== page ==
The Tara Treatment Center Blog

Truth or D.A.R.E. with Lawrence Pender

Modern addiction prevention programs in school are ineffective. What do we do Instead?

D.A.R.E. Classroom

National Drug and Alcohol Facts Week® links students with scientists and other experts to counteract the myths about drugs and alcohol that teens get from the internet, social media, TV, movies, music, or from friends. It was launched in 2010 by scientists at the National Institute on Drug Abuse (NIDA) to stimulate educational events in communities so teens can learn what science has taught us about drug use and addiction. The National Institute of Alcohol Abuse and Alcoholism became a partner in 2016, and alcohol has been added as a topic area for the week as well. 

National Drug and Alcohol Facts Awareness Week is coming up this January 22nd through 27th–a yearly event where high-schoolers get their questions answered by experts in a simple, straightforward Q-&-A format.  

lawrence pender on d.a.r.e.
We sat down to ask recovery expert and Ann Daugherty Symposium keynote speaker Lawrence Pender for his take on this approach to drug abuse prevention, and the direction he believes the topic should progress in.

When 'Just Say No' just doesn't work

Do you think this National Drug and Alcohol Facts Awareness Week is a step in the right direction for this type of ‘primary’ education?

“I think we have to allow kids to ask all the questions they need to ask.  They’ll always have that ‘WHY?’ response, and we have to be prepared for those questions too.  I think this is definitely a step in the right direction.  If we can clear up a misconception, misunderstanding, or myth about drug abuse we should always do it.”

It looks like alcohol abuse is being especially highlighted for this year’s Fact Awareness Week.  What sorts of myths or common misunderstandings have you come across related specifically to alcohol/recovery from alcohol addiction?


“As I’m learning about this awareness week, I’m reminded of what drug abuse education looked like back in MY day.  The D.A.R.E. program had good intentions but has received significant criticism over the years, and Nancy Reagan’s: ‘Just Say No’ simply doesn’t work anymore…if it ever did in the first place.  Some studies even suggest DARE made kids more interested in drugs, especially alcohol.   I really think there may be something to that idea–When you tell an addict in recovery specifically not to do something, it becomes the exact thing they want to do.  It becomes that forbidden fruit.  It only makes sense that children become curious when certain things are kept a mystery to them.”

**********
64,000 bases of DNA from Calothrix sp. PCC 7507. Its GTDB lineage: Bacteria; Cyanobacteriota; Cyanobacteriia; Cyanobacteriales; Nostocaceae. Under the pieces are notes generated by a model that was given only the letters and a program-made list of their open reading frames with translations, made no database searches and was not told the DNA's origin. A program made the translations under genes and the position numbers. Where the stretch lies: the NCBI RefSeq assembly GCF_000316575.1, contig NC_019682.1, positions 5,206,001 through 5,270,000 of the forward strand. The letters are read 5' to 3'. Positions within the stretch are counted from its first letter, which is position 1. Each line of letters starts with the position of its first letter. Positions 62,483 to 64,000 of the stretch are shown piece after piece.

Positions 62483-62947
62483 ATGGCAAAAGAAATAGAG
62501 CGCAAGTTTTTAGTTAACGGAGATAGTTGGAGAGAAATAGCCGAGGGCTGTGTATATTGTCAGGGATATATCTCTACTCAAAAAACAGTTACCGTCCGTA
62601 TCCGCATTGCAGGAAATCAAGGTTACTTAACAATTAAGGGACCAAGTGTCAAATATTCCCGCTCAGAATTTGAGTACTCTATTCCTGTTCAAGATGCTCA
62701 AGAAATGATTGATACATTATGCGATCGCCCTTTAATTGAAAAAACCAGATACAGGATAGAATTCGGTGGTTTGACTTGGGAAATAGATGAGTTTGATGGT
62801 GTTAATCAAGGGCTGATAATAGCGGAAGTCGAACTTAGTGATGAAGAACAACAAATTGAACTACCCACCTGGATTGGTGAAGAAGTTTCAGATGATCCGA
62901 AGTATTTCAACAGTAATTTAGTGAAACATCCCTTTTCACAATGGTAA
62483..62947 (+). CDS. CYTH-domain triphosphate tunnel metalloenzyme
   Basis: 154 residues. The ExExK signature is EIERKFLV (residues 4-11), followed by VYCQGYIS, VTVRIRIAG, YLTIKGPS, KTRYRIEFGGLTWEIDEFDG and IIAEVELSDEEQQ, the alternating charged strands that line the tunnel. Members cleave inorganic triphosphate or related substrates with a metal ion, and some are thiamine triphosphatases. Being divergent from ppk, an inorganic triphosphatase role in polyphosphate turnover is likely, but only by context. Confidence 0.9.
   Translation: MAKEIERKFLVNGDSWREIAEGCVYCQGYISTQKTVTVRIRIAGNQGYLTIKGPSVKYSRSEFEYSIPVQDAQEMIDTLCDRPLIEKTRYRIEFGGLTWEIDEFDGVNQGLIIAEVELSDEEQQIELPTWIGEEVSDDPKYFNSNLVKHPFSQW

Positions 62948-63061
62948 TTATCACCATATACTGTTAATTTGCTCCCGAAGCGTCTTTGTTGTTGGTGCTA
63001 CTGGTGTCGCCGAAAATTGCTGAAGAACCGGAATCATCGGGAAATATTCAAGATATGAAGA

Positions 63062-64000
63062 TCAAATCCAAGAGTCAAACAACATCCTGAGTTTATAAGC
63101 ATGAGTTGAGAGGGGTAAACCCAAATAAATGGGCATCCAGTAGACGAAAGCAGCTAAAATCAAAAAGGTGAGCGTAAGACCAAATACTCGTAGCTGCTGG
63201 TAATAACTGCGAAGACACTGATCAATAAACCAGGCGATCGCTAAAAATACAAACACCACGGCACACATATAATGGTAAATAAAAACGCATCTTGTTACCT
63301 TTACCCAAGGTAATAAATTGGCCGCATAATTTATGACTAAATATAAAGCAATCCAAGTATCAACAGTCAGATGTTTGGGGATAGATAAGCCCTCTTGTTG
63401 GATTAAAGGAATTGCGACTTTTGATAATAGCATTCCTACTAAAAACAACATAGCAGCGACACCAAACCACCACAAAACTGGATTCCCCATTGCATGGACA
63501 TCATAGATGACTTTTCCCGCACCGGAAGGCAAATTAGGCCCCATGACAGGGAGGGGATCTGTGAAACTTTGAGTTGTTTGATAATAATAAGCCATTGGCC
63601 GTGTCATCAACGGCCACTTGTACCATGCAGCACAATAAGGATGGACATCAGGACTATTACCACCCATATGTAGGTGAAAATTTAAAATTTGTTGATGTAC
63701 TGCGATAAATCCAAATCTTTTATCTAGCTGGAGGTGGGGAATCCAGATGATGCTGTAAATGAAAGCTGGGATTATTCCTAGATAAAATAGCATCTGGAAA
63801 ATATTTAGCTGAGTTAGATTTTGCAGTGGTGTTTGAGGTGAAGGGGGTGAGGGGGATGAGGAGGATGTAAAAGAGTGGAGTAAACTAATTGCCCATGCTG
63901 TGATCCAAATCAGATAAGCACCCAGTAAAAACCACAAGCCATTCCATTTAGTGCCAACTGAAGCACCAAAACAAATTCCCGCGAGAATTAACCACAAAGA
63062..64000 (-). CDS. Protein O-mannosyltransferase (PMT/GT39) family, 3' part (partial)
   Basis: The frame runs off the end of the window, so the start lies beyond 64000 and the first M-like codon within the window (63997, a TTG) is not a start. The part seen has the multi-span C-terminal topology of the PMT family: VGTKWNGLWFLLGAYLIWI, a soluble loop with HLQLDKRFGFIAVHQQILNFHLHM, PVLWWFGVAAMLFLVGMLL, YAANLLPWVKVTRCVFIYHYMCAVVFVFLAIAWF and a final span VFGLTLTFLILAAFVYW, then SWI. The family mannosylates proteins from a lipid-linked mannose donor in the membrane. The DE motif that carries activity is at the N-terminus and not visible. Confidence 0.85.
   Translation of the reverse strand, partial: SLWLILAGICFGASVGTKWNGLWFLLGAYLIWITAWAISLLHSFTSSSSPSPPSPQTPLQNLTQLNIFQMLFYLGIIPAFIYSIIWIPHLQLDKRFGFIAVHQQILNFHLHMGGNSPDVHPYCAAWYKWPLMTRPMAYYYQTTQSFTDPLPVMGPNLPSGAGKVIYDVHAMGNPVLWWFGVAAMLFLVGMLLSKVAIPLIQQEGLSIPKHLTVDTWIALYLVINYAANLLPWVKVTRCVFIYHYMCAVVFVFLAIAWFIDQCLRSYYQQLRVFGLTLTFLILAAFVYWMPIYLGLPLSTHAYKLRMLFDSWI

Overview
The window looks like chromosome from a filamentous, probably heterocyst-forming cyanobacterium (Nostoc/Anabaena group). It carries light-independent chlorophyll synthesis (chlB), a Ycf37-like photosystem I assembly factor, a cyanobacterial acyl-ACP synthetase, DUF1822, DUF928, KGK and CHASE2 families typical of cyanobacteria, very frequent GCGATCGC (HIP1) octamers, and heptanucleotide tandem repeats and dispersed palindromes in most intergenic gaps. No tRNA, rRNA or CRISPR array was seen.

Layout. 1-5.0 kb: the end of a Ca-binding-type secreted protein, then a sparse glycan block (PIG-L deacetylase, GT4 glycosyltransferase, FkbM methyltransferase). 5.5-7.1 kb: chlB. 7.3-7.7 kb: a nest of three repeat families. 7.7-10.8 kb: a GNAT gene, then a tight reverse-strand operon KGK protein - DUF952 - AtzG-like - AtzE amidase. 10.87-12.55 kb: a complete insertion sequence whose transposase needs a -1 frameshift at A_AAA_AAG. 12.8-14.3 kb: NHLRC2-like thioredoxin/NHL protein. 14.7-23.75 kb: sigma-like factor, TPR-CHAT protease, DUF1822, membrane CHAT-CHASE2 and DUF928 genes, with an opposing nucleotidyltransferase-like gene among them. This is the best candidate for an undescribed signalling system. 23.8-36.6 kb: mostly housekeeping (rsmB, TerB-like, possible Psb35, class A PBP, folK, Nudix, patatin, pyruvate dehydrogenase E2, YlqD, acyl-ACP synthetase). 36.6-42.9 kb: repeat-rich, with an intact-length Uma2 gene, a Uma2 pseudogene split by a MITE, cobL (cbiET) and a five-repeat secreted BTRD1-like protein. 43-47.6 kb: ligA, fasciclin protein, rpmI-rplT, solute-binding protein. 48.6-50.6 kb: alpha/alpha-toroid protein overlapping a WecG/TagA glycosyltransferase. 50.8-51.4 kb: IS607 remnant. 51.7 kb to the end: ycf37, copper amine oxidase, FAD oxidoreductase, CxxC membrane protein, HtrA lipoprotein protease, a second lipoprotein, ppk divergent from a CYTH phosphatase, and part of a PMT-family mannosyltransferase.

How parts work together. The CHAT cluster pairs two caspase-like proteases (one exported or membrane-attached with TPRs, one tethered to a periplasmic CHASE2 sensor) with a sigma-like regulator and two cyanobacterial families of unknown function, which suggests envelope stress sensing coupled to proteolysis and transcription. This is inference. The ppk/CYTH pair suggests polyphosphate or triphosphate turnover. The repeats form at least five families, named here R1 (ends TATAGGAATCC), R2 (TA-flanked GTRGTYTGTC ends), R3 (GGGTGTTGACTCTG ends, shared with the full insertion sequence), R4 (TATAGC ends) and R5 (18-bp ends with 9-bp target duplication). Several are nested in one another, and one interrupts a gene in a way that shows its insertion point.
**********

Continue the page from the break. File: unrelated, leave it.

What else should we have in these sorts of programs?  What do you think modern programs for education should look like?

I think it needs to be addressed in the context of home and family so that children can have practice with these concepts outside the classroom.  Good habits like open communication are taught and ingrained into our behavior by the people we live with everyday–our family.   Any good program needs to have some level of family involvement.

Research Supports Lawrence's Truth over D.A.R.E.

The research appears to support Lawrence’s perspective:

The University of North Florida reported a slight tendency for teens who went through D.A.R.E. to be more likely to drink and smoke than adolescents not exposed to the program. Perhaps by focusing on the hazards of severe drug abuse, D.A.R.E. may inadvertently convey the impression that alcohol and tobacco are innocuous by comparison.

A meta review of 30 studies attempted to pinpoint the common elements of successful programs. The report showed that the most effective programs involve substantial amounts of interaction between instructors and students and encouraged role playing of various family members or friends.  In addition, programs that work take into account the importance of behavioral norms: they emphasize to students that substance use is not especially common and thereby attempt to counteract the misconception that abstaining from drugs makes a person an oddball.



National Drug and Alcohol Facts Week is January 22-27th

Until D.A.R.E. type programs can be further improved upon with more up-to-date research, Lawrence Pender agrees that programs like National Drug and Alcohol Facts Week®  only stand to improve upon current programs by dispelling myths and rumors about drug use among our children. Click here to learn more about community involvement in National Drug and Alcohol Facts Week!

Or, check here for More from Lawrence Pender:


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